Monday, July 22, 2013

The Owl Service

ancient Welsh mythology transposed to BBC children's television

The Owl Service was an eight-part television series based on the children's fantasy novel of the same name by Alan Garner. Produced in 1969 and televised over the winter of 1969-1970. The direction was quite radical and seemed to be influenced by the avant-garde, a noted contrast to what might be expected of a children's serial.
Text added July 25th: I just finished watching this series and I was astonished at it's power. It was like peering thru into a shadow-box of another realm of reality. It was dark and haunting. On one level it was a beautiful piece of film-making, on another it was a creation of the soul, so it might seem unwatchable to some. Subtlety and a heavy-hand side-by-side.
The Owl Service was originally a fantasy novel for young adults by mythologist Alan Garner, published by Collins in 1967. Set in modern Wales, it is an adaptation of the story of the mythical Welsh woman Blodeuwedd, an "expression of the myth" in the author's words.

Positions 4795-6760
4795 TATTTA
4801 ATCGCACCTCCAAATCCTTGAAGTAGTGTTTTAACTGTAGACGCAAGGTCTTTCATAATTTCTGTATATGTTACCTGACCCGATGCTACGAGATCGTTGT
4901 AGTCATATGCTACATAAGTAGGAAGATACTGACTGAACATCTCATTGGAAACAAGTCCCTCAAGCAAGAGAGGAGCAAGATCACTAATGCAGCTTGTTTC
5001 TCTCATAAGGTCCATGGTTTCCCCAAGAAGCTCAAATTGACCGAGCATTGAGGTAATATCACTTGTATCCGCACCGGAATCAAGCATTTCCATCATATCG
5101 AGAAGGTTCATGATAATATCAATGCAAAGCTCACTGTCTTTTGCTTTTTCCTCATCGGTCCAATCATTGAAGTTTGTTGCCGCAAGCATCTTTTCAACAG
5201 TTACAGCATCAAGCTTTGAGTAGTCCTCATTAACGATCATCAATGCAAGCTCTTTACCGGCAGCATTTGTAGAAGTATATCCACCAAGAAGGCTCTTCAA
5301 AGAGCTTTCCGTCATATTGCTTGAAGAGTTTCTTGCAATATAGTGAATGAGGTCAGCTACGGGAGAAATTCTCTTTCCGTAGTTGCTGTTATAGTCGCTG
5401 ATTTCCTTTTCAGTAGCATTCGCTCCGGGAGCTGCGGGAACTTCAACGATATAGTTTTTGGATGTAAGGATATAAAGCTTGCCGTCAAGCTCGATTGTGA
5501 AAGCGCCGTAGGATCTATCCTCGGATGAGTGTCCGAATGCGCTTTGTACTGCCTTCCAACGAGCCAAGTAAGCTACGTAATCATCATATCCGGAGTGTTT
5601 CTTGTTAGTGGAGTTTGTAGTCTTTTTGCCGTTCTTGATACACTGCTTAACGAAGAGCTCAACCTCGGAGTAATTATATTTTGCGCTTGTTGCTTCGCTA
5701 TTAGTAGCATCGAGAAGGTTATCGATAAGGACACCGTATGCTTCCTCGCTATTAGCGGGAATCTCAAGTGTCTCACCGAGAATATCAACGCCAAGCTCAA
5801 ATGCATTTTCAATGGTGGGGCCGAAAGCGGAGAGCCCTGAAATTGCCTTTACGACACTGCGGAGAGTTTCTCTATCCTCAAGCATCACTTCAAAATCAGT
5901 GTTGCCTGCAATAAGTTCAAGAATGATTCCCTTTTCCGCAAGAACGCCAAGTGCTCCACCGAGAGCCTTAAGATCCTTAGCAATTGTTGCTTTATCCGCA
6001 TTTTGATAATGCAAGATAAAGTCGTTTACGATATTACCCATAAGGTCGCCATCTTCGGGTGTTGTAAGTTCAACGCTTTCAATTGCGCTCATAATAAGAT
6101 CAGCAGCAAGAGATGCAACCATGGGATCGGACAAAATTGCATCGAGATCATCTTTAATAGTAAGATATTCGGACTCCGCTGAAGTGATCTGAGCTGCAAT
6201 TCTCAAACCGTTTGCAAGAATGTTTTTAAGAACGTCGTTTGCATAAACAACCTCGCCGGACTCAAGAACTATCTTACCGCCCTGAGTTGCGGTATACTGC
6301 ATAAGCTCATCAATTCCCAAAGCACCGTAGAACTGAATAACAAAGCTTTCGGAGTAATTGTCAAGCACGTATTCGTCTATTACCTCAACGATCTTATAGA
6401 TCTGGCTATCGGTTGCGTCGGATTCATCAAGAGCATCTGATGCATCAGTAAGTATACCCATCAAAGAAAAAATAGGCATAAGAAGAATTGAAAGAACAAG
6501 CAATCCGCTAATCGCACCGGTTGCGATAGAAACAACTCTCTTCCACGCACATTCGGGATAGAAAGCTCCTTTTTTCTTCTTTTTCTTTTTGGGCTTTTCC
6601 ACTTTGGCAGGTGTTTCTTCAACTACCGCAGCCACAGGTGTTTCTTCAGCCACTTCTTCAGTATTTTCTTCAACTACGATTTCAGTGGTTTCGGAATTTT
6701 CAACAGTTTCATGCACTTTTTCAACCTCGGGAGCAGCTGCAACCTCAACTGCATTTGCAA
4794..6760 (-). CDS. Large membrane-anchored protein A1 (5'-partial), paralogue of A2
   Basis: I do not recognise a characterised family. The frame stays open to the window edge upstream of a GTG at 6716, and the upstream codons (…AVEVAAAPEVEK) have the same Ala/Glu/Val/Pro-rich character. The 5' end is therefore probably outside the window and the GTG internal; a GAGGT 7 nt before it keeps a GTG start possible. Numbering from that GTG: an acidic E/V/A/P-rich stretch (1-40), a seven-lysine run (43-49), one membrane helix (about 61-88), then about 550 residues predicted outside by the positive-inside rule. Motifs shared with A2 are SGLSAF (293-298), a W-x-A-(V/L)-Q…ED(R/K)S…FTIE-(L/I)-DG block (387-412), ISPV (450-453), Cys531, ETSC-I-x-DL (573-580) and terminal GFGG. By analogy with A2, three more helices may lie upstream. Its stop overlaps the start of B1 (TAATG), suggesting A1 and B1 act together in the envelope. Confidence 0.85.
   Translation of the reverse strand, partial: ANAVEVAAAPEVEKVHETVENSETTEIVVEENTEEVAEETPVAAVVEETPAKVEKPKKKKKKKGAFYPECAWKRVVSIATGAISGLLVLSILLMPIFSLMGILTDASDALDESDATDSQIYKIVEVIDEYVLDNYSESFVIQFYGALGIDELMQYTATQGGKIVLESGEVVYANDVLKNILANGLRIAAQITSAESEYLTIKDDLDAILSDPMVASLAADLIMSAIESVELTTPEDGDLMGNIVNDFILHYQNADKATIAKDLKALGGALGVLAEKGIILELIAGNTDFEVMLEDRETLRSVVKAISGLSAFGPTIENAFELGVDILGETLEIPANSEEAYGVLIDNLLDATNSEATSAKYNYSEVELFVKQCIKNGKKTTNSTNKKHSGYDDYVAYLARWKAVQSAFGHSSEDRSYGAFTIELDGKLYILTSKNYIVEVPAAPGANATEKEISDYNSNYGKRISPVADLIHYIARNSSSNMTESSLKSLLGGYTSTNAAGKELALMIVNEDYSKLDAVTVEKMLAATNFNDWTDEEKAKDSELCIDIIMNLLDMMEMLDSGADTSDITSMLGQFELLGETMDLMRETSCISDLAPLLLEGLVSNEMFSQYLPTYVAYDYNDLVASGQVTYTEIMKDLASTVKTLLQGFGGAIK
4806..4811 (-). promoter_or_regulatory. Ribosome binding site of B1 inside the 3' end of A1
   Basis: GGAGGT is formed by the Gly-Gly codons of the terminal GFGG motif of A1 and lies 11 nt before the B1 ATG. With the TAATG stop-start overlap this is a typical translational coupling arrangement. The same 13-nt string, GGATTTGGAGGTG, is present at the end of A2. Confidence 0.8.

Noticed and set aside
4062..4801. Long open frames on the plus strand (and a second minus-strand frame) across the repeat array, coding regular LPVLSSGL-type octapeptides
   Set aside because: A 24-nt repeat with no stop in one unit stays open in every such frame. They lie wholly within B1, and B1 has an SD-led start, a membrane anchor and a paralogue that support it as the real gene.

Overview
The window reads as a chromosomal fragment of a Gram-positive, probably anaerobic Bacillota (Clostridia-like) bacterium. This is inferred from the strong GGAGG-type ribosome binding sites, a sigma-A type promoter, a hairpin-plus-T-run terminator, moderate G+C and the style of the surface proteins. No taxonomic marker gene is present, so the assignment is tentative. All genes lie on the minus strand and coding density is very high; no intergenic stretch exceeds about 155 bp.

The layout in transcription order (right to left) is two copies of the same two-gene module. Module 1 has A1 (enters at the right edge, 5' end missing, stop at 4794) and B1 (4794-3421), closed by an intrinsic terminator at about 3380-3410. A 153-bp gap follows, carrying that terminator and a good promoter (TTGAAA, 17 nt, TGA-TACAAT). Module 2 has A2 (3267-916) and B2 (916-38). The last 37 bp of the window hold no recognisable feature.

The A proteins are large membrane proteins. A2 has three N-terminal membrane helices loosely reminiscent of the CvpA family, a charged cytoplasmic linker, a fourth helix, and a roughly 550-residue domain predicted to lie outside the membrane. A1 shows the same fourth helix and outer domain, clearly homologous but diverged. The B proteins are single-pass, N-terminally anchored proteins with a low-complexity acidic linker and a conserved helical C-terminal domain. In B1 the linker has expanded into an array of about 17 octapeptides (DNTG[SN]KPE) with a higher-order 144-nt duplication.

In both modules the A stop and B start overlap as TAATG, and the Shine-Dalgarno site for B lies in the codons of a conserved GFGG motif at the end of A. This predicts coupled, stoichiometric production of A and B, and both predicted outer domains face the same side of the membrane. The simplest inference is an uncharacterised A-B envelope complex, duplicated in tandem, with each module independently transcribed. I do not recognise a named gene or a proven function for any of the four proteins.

Many of the cast later commented on the lasting effects the serial had on them, Michael Holden commenting that it felt like "we were personally living the whole thing", while Hills said that "it was all so real, it was frightening". Raymond Llewellyn said in 2008 that the role of Huw has haunted him ever since.

Gillian Hills as seen in The Owl Service

This BBC series stars Gillian Hills. She was in both Blow Up and A Clockwork Orange, she was in those scenes.


Anonymous said...

Hi Mike,